Numerous newly discovered massive craters across Siberia—believed to have been formed by methane gas exploding through a thawing permafrost—may be the latest visible signs that climate change is here, and it's changing the very contours of the earth's surface.
A 100-foot crater was first spotted last summer in Yamal peninsula, a freezing cold land 2,000 miles north of Moscow, and two other funnels were discovered soon after. While it is not entirely clear what caused the blowholes, the dominant theory is that global warming has thawed the permafrost causing methane trapped inside the icy ground to explode.
In a new development, the Siberian Times reported this week that such funnels, in fact, are "more widespread than was first realized."
"We know now of seven craters in the Arctic area," Professor Vasily Bogoyavlensky, deputy director of the Moscow-based Oil and Gas Research Institute, part of the Russian Academy of Sciences, told the paper. "We must research this phenomenon urgently, to prevent possible disasters."The bursts of methane—a highly flammable gas—are themselves dangerous, and many researchers are frightened to study the funnels as a result.
This phenomenon has long been warned about by climate scientists and now what the funnels reveal about the rising temperature in the Arctic is that it is heating twice as fast as the rest of the planet.
The poll of 2,827 Americans was conducted in February to measure the impact of moral language, including interventions by Pope Francis, on the climate change debate. In recent months, the pope has warned about the moral consequences of failing to act on rising global temperatures, which are expected to disproportionately affect the lives of the world’s poor.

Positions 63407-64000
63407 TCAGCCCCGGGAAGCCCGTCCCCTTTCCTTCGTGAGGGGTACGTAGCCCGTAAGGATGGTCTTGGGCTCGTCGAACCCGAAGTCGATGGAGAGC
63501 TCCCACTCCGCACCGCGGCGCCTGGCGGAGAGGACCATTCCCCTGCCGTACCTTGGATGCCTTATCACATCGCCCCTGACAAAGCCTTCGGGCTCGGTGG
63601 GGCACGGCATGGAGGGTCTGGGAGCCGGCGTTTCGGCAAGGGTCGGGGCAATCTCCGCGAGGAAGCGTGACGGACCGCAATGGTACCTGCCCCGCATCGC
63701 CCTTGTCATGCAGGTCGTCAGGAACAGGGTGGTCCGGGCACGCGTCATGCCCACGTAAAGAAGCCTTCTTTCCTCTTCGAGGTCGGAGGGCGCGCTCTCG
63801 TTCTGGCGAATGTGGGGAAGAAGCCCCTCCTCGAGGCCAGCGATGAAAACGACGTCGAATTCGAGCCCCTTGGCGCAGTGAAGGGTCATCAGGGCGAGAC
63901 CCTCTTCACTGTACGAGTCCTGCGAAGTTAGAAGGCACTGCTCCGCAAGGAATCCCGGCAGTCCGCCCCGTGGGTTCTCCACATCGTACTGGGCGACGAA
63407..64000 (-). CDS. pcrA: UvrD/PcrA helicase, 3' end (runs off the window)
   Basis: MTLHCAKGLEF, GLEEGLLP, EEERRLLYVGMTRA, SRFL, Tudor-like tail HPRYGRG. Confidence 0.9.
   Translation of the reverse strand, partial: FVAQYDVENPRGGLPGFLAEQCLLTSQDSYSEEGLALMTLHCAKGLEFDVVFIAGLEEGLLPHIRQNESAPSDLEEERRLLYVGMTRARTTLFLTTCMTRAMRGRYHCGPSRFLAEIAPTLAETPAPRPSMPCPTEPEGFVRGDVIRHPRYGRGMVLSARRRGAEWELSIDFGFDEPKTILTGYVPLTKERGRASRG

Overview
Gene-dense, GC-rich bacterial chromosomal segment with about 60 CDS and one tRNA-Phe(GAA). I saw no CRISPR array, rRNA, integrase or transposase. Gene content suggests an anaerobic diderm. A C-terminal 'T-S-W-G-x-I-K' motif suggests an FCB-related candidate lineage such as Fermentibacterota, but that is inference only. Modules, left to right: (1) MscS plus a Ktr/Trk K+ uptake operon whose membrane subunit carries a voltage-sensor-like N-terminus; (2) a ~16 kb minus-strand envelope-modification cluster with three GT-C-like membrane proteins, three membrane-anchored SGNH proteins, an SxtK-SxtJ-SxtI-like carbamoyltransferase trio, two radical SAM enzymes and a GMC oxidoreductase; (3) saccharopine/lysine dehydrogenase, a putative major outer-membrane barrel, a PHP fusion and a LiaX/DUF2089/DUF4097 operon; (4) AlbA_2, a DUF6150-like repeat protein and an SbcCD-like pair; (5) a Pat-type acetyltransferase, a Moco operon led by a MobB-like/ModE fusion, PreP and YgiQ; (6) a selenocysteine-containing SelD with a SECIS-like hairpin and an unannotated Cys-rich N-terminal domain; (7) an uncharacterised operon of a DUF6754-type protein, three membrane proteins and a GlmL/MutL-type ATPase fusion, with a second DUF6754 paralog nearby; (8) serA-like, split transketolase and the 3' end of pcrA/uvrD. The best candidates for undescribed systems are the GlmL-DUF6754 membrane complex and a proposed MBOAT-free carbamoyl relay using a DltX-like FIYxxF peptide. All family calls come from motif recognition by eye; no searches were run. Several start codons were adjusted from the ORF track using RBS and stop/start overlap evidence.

The result of the poll suggests that appeals based on ethics could be key to shifting the debate over climate change in the United States, where those demanding action to reduce carbon emissions and those who resist it are often at loggerheads. Two-thirds of respondents (66 percent) said that world leaders are morally obligated to take action to reduce CO2 emissions. And 72 percent said they were “personally morally obligated” to do what they can in their daily lives to reduce emissions.
“When climate change is viewed through a moral lens it has broader appeal,” said Eric Sapp, executive director of the American Values Network. “The climate debate can be very intellectual at times, all about economic systems and science we don’t understand. This makes it about us, our neighbors and about doing the right thing.”
'Moral' and 'ethical' to most people means conforming to notions or accepted standards of what is 'right' and 'good', to recognised standards based on fairness and equity, something akin to treating others as one wishes to be treated oneself. With that in mind, and recognising that this was a poll of very small numbers, respondents concurred that there is a need to seriously address the challenges of climate change, both at the national and personal levels. Socialists would point out that acting at a personal level by changing daily use habits or shopping for green alternatives actually makes minimal difference to the overall problem BUT that when the majority of us come to the realisation that the system which exploits us and our planet's resources can't function without our compliance, then together, overcoming any superficial differences, we are in a strong position to make the difference we choose. It is global capitalism that we must overcome together to have any realistic hope of averting climate disaster.
Bringing together people who are prepared to make changes at the individual level to protect future generations with those global populations who are demanding national and international structural change leads to the ability to implement the results the vast majority is seeking.
There is an alternative to the current system, another way of organising society - one which is built on the concept of democracy, with access for all to the necessities of life. Isn't that what people are clamouring for world wide - to live in societies run by the people for the people? That alternative is socialism.
info from here and here